A bedroom in an Aqua condominium provides a pristine lake view.
Lakeshore East features a dog park.
A condominium at 225 North Columbus.
Kitchen at 225 North Columbus.
The maxim “Rome wasn’t built in a day” reminds us that all great communities evolve over time. But Lakeshore East, the impressive 28-acre luxury enclave on Chicago’s Near East Side anchored by Aqua, the Jeanne Gang–designed skyscraper of undulating balcony fame, seemed to go up overnight. “All of a sudden, I turned around and there it was—a miraculous creation out of a dead zone,” marvels Chicago realtor Margie Smigel of Luxe Marketing and Sales (312-953-1466). “It happened in pieces, so you didn’t really feel the depth and scope of the project until a few years ago.”
In truth, six huge high-rises with condominiums and rental units ranging from 29 to 87 stories each were on the drawing board in 2002 and completed on the site—a former Illinois Central Railroad yard bounded by Wacker Drive, Lake Shore Drive, Randolph Street, and Columbus Drive. And Benton Place Parkhomes, a street of 25 townhouses ranging from 3,500 to 4,100 square feet, delivered in 2009, along with Aqua, the mixed-use 87-story tower that really put Lakeshore East on the map.
All of Aqua’s siblings are solidly designed towers. “We didn’t want [Lakeshore East] to look like a sterile subdivision of all identical buildings. So we worked with a range of acclaimed firms, including Solomon Cordwell Buenz, SOM, DeStefano Partners, BKL Architecture, and more,” says Magellan Development Group head Joel Carlins (312-642-8869). But none come close to Aqua, the development’s proverbial jewel in the crown. It’s ambitious and impressive in size, scope, and architectural cachet. Not only 26 stories higher than its next largest sibling, the building gained national attention for its dazzling design by Studio Gang’s Jeanne Gang—the first woman in the world to be the lead on a skyscraper of that magnitude. It is home to 233 hotel rooms, 474 rental units, 262 condos, and nine townhomes, which are 3,200 square feet.
Suddenly, everyone was talking about the place. Then, in 2011, the hotel space became a Radisson Blu as the hospitality company launched its brand of modern design-destination hotels in the US. With it came an outstanding restaurant, Filini Bar and Restaurant, and perhaps the city’s most stunning modern ballroom, with floor-to-ceiling window walls, offering up glittery cityscape views.
With Radisson Blu Aqua, a host of other notable retailers, restaurants, and amenities came to “town,” including destination-worthy restaurants like Dallas’s famed III Forks Prime Steakhouse and Mariano’s Fresh Market—complete with chandeliers, live music from a classy grand piano, and gourmet food stations for every edible imaginable. “It pulls a lot of lunchtime traffic from the 25,000 or so workers at Illinois Center,” notes Carlins—a point not lost on Bob Mariano, who says, “business has been great because we’re part restaurant and part supermarket.”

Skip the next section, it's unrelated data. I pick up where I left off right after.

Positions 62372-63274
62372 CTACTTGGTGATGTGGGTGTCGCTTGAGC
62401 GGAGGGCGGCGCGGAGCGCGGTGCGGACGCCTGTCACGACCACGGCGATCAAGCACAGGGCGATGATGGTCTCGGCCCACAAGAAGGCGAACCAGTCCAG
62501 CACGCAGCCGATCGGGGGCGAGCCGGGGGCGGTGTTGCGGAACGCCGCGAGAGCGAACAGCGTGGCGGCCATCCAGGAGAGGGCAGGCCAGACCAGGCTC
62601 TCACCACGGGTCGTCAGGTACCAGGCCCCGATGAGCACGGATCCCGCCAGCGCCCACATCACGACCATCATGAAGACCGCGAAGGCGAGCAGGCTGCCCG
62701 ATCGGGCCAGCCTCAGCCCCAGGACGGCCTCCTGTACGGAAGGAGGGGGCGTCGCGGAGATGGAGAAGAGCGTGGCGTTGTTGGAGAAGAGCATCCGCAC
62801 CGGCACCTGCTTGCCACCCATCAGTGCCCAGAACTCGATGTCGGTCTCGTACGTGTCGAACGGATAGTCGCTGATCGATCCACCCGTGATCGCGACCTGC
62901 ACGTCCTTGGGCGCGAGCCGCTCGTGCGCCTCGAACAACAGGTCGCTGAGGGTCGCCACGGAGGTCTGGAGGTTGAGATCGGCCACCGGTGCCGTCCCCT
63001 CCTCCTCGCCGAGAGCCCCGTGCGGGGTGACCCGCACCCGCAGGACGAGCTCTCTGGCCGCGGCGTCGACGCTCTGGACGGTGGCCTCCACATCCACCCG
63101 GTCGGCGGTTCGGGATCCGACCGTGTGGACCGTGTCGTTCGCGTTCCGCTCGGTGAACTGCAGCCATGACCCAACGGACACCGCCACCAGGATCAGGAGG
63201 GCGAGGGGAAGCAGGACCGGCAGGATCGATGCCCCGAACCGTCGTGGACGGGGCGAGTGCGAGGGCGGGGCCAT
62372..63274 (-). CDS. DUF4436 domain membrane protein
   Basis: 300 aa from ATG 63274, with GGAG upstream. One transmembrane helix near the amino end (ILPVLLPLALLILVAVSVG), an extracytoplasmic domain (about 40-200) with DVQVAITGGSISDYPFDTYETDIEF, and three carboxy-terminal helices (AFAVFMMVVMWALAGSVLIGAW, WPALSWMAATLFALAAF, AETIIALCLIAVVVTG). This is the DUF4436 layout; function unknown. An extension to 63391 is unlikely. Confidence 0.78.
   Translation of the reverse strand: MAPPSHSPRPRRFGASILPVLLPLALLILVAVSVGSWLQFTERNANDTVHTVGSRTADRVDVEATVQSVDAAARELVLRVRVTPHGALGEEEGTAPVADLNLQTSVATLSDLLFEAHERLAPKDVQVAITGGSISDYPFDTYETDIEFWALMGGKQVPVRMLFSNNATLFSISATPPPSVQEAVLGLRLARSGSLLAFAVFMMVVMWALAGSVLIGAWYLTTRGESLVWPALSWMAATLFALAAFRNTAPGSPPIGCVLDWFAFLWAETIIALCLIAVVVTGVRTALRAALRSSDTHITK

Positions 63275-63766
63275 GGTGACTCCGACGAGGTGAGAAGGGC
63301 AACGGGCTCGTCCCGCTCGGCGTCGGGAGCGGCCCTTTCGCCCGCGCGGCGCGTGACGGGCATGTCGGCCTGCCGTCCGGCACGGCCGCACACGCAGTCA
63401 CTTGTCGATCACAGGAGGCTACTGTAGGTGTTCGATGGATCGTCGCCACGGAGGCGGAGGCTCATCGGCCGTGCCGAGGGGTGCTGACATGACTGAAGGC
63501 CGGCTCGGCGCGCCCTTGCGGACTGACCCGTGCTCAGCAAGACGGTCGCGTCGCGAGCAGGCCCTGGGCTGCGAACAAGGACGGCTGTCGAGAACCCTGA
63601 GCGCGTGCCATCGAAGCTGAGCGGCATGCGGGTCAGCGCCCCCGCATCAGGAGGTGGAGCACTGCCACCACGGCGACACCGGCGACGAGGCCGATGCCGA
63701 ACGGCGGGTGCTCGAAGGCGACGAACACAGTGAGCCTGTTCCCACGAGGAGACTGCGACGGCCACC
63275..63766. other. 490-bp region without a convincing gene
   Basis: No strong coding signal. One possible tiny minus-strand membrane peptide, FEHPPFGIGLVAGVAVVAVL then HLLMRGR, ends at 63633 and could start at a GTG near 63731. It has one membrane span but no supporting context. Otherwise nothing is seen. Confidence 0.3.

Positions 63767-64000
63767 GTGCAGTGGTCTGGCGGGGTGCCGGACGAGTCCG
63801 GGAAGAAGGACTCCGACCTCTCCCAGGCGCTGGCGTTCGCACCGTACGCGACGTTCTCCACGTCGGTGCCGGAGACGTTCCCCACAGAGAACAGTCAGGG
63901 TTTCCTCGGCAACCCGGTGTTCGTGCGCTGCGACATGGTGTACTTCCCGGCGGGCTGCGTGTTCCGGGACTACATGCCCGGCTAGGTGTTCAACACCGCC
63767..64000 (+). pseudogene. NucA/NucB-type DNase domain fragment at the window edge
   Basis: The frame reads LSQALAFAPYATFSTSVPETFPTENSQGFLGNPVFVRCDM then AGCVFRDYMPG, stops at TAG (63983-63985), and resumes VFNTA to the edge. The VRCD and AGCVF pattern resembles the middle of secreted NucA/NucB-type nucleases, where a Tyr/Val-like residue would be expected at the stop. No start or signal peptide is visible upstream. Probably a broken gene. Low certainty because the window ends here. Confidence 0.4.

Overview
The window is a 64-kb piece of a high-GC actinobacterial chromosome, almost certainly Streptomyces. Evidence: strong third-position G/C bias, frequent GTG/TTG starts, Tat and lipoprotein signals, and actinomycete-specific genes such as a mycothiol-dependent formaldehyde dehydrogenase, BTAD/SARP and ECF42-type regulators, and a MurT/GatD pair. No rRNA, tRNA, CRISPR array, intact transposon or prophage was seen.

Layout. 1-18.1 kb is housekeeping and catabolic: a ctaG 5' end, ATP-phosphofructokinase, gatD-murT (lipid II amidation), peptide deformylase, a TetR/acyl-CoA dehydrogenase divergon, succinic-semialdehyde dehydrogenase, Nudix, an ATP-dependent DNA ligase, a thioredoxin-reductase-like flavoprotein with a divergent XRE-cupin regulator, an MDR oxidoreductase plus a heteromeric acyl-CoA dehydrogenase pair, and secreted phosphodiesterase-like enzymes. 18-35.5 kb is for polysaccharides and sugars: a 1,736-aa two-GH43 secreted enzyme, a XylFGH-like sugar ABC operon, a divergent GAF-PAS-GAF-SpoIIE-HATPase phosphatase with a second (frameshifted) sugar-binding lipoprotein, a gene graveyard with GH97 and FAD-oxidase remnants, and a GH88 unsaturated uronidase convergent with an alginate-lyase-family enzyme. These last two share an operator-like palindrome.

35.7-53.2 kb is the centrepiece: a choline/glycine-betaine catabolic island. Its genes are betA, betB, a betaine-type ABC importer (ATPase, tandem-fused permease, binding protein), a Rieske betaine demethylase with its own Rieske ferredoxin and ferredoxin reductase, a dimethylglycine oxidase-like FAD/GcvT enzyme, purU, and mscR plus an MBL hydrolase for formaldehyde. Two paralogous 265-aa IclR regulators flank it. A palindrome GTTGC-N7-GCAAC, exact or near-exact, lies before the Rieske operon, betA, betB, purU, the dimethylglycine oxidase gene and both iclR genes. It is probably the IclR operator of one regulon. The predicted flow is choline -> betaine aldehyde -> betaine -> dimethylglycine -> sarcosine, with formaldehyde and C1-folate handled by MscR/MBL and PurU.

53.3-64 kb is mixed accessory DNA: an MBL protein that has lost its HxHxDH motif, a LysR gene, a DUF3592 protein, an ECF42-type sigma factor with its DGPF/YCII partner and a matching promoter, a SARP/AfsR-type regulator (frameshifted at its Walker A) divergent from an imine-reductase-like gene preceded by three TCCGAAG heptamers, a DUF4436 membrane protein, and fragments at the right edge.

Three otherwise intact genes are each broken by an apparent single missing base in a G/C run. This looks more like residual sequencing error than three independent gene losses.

Of course, a heavenly six-acre park, akin to a baby Central Park in layout, program, and its relationship to the buildings around it, helps pull people. The brainchild of acclaimed Houston landscape architect James Burnett, the park has a huge fan in Ted Wolff, a Chicago landscape architect and the designer behind Aqua’s 80,000-square-foot rooftop garden. “[It’s] genius,” says Wolff. It offers so many activity areas and amenities for people and pets that “people say it’s the best park in the city,” he adds.
Good development begets good growth, and good growth begets good amenities. Lakeshore East weathered the 2009 downturn well. “Sales velocity went down from eight or nine a month to one to two, but picked up at the end of 2011. And these last three months have been our best ever. You can’t beat this location,” crows Carlins.
Indeed, the unique nature of the development itself, its location along the lake, and all these fabulous amenities attract just about everyone, says Baird & Warner broker Ginger Menne (312-927-0852), who has specialized in Lakeshore East since it was on the drawing boards in 2002 and moved there in 2005.
Menne’s favorite sales tale involves a retired Lakeview couple who checked out Mariano’s and were so dazzled by the entire development that she sold them a place there two months later. The story is not atypical. “We have so many empty-nesters who bought pieds-à-terre here but now are selling their suburban homes and trading up to larger, permanent places. And our numbers of young families are really growing because we have an excellent preschool and are getting an elementary school next year,” says Magellan Realty President Leila Zammatta (312-493-8200). Chalk Preschool opened this past fall to a full house, and GEMS Education will debut a pre-K to 12th grade IB school in 2014.
Of course, eight buildings, a handful of restaurants, and two schools don’t make a city. But consider this: With an estimated 7,000 residents in 3,100 homes, Lakeshore East is already bigger than suburbs like Northfield and Kenilworth. “My goal was to develop a village in the center of the city, and we’re getting there,” says Carlins. He’s not stopping anytime soon; the Coast building is currently under construction and will add another 515 units to the mix, “and there’s room for eight more buildings according to our master plan,” Carlins notes. Which begs the obvious question in this architecture-crazy town: Will Jeanne Gang be back? “I certainly hope so,” Carlins says.
photography courtesy of Lawrence okrent (aerial)
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